Catalina provides the calm, quiet and the rural contrast to the urban 24/7 hum of the city of Los Angeles. The Ying and Yang of urban versus rural environments, if you will. Catalina is world’s away yet still within the confines of Los Angeles County. In reality the island is only approximately 50 miles away from the extreme contrast of pulsating clubs and the craziness of late night parties on Sunset or Hollywood Blvds.
We conveniently stayed at a friends home in El Segundo (blocks from LAX). LAX is our go to airport for International travel. For airport aficionados – there is a great viewing location on Imperial Blvd (the first street south of the airport) across from the Douglass Family Mortuary near a small park.
We lucked out with the weather – the fog stayed offshore for the most part and even the water was surprisingly warm for this time of year. While this was my 4th trip to the island it was the first which included some exploration from the air! After checking into the Pavilion Hotel (conveniently located on the Avalon harbor front and a few minutes walk from where the ferry docks) – we headed to Pebbly Beach in anticipation of our Helicopter ride on Island Express. This company offers a number of sightseeing trips over the island, transportation to and from Long Beach (only 15 minutes) and in our case, they were going to put us down on a remote part of the island – we were then going to hike up and over the spine of the island and drop down into the small town of Two Harbors.
A thin strand of fog lingered tenaciously in the middle of the ocean between the island and mainland. We floated over Catalina’s dramatic, steep and rugged coastline – you can cover a lot of distance quickly in a helicopter and sadly the short ride was soon over. We dropped from the sky carefully onto Empire Landing, a flat dry patch of ground surrounded by the hills.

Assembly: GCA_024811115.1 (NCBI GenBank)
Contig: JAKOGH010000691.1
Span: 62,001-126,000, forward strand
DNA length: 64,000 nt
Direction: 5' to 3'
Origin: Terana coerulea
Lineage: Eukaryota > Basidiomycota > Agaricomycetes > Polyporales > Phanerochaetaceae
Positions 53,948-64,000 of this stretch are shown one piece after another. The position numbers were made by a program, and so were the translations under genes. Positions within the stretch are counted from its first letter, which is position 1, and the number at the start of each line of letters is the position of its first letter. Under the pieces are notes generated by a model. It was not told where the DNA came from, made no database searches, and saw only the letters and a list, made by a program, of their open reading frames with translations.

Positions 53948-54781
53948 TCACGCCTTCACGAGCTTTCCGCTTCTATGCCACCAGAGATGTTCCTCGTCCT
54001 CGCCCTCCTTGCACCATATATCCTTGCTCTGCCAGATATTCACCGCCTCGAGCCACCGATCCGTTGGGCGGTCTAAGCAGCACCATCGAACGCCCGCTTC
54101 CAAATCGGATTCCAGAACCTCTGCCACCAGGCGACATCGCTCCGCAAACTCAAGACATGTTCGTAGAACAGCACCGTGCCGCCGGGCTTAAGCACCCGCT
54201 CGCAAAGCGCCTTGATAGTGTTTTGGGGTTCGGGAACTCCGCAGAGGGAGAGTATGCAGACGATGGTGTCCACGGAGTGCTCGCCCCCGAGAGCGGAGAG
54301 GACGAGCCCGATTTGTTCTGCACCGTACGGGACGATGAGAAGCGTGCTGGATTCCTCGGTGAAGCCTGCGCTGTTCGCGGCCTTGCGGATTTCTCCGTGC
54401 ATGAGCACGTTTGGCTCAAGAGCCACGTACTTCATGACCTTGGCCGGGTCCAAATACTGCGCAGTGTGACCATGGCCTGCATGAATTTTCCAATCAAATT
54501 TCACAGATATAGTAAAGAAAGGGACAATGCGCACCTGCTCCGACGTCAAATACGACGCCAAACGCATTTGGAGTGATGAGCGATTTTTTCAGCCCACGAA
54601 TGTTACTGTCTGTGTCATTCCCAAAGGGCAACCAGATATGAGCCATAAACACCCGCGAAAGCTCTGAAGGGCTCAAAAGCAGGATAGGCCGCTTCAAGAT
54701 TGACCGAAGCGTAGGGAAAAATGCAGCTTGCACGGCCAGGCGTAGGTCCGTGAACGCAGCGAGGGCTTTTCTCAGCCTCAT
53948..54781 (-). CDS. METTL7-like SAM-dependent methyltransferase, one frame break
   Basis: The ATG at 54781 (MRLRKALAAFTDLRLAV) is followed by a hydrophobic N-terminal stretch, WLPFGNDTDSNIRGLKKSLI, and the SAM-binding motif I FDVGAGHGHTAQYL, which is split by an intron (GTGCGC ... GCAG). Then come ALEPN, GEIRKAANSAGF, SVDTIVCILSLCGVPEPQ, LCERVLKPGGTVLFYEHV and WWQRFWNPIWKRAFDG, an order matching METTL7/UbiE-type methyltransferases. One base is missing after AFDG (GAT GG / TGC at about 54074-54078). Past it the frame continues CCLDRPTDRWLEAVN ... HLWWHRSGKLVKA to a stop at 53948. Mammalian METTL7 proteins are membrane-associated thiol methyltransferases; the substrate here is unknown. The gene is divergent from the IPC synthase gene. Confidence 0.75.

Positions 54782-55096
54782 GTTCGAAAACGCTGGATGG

There we were met by a local, Natalie Foote who has lived on the island her entire life – in Two Harbors, the only other ‘town’ besides Avalon on Catalina. Two Harbors has a population of around 150 people and one school house. Natalie quickly informed us that this years’ class in Two Harbors had a grand total of 4 people!
Natalie is proud of her island and enthusiastically escorted us on our 3.5 mile hike across the interior. What better person to hike with! She knows the island very well, has good knowledge of it’s flora and fauna. She has already paddle boarded the 20 or so miles to the mainland several times and was getting ready for another paddle board race. As we hiked, we gazed upon fantastic views of the blue sea far below. This time of year everything is dry – much of the landscape is covered with low-lying sage and short cactus.
Buffalo Milk is the “drink of the island” (named after the Bison that live here). Upon arriving into Two Harbors we quickly ordered one of these strong alcoholic drinks and enjoyed the views of the harbor and clear water. Most visitors come here by boat – either personal water craft or on the Catalina Express. Many white buoys are in the harbor – available for boats to tie up to.
Yesterday we were aggressively fighting our way south on the 101, west on the 10, south on the 405 and south on the 110 with thousands of other urbanites. Today we are passively relaxing under the shade of a palm tree on the beach – world’s away, yet realistically only minutes away from hectic Los Angeles (by air) – listening to the waves gently push their way onto the shoreline.
What could be better than this???!